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Hedgehog (Animal)by Hugh Warwick
Synopses & Reviews
From the Romans who viewed the hedgehog as a weather prophet to modern gardeners who depend on the creature to keep gardens pest-free, the small, spiny animal has had a close connection with humans since the dawn of civilization. A creature of fascination, endearment, and cultural significance, it is one of the few wild animals that people can approach without the fear of attack or it running away. Exploring how this and other characteristics of the hedgehog have propelled it to become one of peoples favorite animals, this book examines the natural and cultural history of these symbolic creatures.
Following the hedgehog as it spreads through Europe and Asia to the foot of Africa, Hugh Warwick describes its evolution, behavior, habitat, and diet, as well as its current endangered status. He also looks at the animals appeal, accessibility, and status as a pet in many countries, considering its appearance in advertising, films, childrens books, and games. Casting new light on the ancestors of Sonic and Mrs. Tiggy-Winkle, Hedgehog is a fascinating look at these prickly, admirable animals.
The hedgehog has had a close connection with people since the dawn of civilization, remaining an animal of fascination, endearment, and cultural significance. It has featured as an icon throughout time, from the Romans who regarded the hedgehog as a weather prophet, to modern gardeners who depend on the creature to keep their gardens free of pests. The Ancient Egyptians are the exception in their very special, if poorly understood, relationship with the hedgehog—the animal has remained one that is incorporated into myth and legend at the level of ordinary people and not the ruling classes.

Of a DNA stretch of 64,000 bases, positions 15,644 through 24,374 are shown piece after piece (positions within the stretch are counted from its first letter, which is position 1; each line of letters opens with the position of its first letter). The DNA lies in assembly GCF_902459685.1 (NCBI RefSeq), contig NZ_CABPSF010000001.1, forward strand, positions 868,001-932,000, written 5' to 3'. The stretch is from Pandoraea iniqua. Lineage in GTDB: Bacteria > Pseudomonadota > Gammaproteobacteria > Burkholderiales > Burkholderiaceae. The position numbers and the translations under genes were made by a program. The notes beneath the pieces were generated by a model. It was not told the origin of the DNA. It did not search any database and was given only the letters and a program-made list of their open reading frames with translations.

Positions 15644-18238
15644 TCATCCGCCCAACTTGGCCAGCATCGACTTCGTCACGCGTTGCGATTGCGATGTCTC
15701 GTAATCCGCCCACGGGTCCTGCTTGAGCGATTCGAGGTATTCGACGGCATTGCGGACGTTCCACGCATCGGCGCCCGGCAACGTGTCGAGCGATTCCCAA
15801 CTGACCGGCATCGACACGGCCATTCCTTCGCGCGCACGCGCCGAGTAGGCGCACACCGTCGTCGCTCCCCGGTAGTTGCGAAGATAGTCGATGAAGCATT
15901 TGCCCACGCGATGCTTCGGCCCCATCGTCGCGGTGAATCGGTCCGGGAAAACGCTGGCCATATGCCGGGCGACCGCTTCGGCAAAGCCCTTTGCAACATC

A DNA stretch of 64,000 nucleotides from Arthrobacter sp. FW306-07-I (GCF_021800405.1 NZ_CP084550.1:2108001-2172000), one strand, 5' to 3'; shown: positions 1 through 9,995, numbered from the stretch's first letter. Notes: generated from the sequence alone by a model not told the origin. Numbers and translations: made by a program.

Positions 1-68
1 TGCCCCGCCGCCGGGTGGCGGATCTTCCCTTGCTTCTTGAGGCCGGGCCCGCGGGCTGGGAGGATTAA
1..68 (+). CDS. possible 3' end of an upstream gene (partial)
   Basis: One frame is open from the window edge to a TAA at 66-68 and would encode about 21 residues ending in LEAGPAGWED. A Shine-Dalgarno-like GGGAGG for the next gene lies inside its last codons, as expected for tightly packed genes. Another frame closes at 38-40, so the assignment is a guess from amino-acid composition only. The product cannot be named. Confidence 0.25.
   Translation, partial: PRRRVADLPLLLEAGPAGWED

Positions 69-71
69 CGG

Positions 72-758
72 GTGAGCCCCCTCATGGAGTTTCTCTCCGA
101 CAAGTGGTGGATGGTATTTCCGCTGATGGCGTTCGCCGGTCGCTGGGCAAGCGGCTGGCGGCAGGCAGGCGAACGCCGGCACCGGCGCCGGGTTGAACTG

The hedgehog has spread through Europe and Asia to the foot of Africa, and is a prickly pet in the USA. The hedgehogs appeal and public accessibility has lead to it to be found on numerous products, from advertising to films and childrens books. Instantly recognizable, benign in reputation, Hedgehog demonstrates that there is much to admire about this beautiful, and now threatened, icon of wildlife.
About the Author
Hugh Warwick is an ecologist, photographer, video producer, and radio journalist who has worked at the BBC's Natural History Unit. He has written widely for newspapers and magazines, including the Guardian, Times, New Scientist, and BBC Wildlife Magazine, and is a regular contributor to BBC Radio 4 and BBC Scotland.
Table of Contents
1. What is a Hedgehog?
2. Hedgehog Names and Folklore
3. Historical Hedgehogs
4. Literary Hedgehogs
5. Philosophical Hedgehogs
6. Artistic Hedgehogs
7. Commercial Hedgehogs
8. Domesticated Hedgehogs
9. Helping Hedgehogs
Associations and Websites
What Our Readers Are Saying
Science and Mathematics » Nature Studies » General
Science and Mathematics » Nature Studies » Mammals » General
Science and Mathematics » Nature Studies » Mammals » Small Mammals
Science and Mathematics » Nature Studies » Zoology